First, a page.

Float will be the final stage, again if both chargers float voltages are the same not so bad. Probably the bigger issue will be when Solar wakes up in the morning. Most solar controllers will start the whole process from the beginning. They will quickly transition in absorption, might stay in that phase longer than one would like, that could be determined by the controller settings. While not ideal, this shouldn't destroy batteries. Even some shore chargers may have storage phases, and setpoint where they will come out of. All theses special features that a charger has implemented may be negated by the sharing charge controller.

So it would be best to make sure the combined currents aren't to high.

For Lithium I always just let one charger run at a time.

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Old 08-18-2022, 10:31 AM   #6
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Quote:
Originally Posted by Scalf77 View Post
The bigger issue, will the stages may be out of sink. Some chargers may going into absorption around 80% SOC some closer to 90%, many chargers will have the ability to set the time of absorption, and some don't. Some even give you the capability of lengthening the absorption phase based on depth of discharge. In reality this probably won't be an issue, it will be even less if the two chargers have common set points.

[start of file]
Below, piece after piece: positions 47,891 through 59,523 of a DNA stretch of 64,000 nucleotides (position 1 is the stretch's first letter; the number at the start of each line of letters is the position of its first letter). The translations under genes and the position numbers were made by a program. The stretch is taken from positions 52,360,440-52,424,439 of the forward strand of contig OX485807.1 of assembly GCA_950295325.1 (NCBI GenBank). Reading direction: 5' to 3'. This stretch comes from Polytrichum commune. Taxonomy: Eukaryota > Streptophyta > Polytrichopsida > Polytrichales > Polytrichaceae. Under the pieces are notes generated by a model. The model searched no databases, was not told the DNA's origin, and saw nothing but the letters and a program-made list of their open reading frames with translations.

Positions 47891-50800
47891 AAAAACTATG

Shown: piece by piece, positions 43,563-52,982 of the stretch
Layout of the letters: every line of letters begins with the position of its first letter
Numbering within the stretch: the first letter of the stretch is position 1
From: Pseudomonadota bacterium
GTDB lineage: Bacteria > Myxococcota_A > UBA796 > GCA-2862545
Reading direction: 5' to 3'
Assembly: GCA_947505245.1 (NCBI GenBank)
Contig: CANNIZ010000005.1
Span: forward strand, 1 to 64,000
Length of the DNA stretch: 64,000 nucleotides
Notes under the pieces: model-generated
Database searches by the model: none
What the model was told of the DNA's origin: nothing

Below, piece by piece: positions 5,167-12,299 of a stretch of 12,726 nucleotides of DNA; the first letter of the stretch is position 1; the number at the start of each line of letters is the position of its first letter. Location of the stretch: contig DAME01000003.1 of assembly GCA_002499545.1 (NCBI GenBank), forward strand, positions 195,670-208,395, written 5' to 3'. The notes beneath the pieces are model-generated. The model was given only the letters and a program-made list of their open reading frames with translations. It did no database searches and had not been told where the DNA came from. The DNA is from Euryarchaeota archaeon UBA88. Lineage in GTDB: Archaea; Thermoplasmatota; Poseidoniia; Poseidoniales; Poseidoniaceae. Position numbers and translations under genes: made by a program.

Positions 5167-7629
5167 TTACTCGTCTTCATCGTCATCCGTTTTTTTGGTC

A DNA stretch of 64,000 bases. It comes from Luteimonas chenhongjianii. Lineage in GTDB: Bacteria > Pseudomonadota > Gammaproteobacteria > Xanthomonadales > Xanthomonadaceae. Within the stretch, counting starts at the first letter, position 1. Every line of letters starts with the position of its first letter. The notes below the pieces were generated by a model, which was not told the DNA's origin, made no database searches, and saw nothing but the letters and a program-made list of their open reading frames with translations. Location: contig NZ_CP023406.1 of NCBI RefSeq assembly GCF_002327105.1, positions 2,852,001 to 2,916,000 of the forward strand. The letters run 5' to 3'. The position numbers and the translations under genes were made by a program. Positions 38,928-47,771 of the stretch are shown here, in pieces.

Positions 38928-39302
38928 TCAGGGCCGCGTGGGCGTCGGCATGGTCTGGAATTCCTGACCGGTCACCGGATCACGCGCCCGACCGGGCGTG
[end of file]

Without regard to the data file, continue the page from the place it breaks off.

Yeah Greg, good reply...that is so true. I should have posted that I haven't had any issues with my particular equipment or how the system is set up. My van is never in storage and is driven at least twice a week. I have a programmable smart regulator on my alternator and that can make a difference. But they all seem to work together for me. Also, I have never left my inverter charger set to the charge mode 24/7 and only have topped off my batteries using the shore charger prior to a trip. While the van sits (in full sun) on the driveway, generally there is no 12v draw other than CO/propane detectors and the radio. I also am always plugged in to shore power to feed the fridge via AC, I just don't activate the charge mode.



Although my house batteries are unable to hold the charge like they did when new, I'm thrilled they lasted 10+ years but it's worth noting we all have different equipment and charging parameters/methods to consider.

Thanks for bringing that up.